Assessing Coal Versus Natural Gas is Vital for Defending Clean Energy

Assessing potential climate effects of natural gas versus coal electricity generation is complicated by the large number of factors reported in life cycle assessment studies, compounded by the large number of proposed climate metrics. Key factors altering the climate change effects of natural gas versus coal electricity production need to be identified and presented clearly and transparently.
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Nature and Context

The most severe impacts of climate change may be avoided if efforts are made to transform the global energy systems into one that does not rely so heavily on disposing of greenhouse gases (GHGs) in the atmosphere. A transition from a global system of high GHG emission electricity generation to low GHG emission electricity generation will be central to any effort to mitigate climate change.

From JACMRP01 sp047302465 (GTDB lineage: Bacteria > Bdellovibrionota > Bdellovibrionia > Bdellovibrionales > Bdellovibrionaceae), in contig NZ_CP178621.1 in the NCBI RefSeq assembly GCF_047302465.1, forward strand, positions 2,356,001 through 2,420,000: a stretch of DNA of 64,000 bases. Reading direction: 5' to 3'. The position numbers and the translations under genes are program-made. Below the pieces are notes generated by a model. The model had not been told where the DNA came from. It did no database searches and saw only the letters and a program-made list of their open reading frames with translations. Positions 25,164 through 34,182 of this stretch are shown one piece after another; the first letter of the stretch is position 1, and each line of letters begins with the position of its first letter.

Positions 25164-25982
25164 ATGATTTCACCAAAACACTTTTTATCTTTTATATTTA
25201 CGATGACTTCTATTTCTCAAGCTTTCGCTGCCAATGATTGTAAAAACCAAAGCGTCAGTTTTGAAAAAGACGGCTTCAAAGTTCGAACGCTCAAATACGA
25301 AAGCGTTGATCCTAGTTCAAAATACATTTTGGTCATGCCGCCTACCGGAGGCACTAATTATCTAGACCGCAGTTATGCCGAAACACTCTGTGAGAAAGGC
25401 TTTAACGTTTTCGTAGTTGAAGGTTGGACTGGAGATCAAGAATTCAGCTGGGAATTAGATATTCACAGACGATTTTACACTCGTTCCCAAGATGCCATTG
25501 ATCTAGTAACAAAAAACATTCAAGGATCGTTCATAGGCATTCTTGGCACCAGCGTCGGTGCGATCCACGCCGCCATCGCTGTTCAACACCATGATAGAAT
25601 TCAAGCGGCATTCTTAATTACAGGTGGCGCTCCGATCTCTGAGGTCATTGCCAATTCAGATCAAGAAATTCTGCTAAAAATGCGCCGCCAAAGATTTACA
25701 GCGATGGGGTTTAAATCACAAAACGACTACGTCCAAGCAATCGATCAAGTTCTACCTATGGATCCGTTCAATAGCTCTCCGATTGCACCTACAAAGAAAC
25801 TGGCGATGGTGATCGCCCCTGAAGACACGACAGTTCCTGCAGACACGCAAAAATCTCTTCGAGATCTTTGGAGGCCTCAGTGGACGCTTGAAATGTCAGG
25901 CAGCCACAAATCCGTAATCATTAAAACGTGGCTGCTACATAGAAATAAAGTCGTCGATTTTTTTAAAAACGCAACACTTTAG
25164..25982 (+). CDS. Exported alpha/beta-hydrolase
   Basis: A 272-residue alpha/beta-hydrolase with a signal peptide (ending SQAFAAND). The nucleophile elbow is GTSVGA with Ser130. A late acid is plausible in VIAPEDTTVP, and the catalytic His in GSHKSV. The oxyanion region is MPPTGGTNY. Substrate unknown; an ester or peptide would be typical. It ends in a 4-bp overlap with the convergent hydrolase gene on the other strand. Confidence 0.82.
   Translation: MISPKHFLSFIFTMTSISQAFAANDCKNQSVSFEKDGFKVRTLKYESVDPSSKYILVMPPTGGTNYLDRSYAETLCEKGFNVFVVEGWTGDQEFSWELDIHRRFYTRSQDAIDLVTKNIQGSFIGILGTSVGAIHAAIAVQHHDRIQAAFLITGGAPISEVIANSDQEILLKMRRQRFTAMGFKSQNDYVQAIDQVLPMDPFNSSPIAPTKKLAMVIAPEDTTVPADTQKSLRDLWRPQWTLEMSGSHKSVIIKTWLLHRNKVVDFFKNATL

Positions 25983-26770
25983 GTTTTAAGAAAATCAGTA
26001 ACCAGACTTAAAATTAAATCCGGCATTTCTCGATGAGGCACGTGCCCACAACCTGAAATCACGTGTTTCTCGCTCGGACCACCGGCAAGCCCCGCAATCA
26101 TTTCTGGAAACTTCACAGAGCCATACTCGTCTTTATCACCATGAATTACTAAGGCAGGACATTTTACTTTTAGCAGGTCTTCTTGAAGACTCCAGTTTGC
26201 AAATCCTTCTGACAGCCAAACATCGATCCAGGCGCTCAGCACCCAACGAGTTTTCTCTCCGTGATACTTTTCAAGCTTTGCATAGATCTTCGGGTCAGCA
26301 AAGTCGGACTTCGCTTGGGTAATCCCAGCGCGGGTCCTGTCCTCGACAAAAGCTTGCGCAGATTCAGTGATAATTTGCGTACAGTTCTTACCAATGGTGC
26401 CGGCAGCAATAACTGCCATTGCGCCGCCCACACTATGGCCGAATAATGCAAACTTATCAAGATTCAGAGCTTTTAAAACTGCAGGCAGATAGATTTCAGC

Several studies have surveyed the impacts of GHG from natural gas production and utilization, focusing on different factors and leading to different conclusions. The use of natural gas emits less CO2 per unit energy than does coal. However, because the climate is far more sensitive to methane than to carbon dioxide, researches hypothesize that potential climate benefits of natural gas use may be offset by leaks at gas drilling fields or other earlier points in the natural gas production lifecycle.

Various studies use and/or advocate for different metrics to estimate the climate impact of natural gas utilization.

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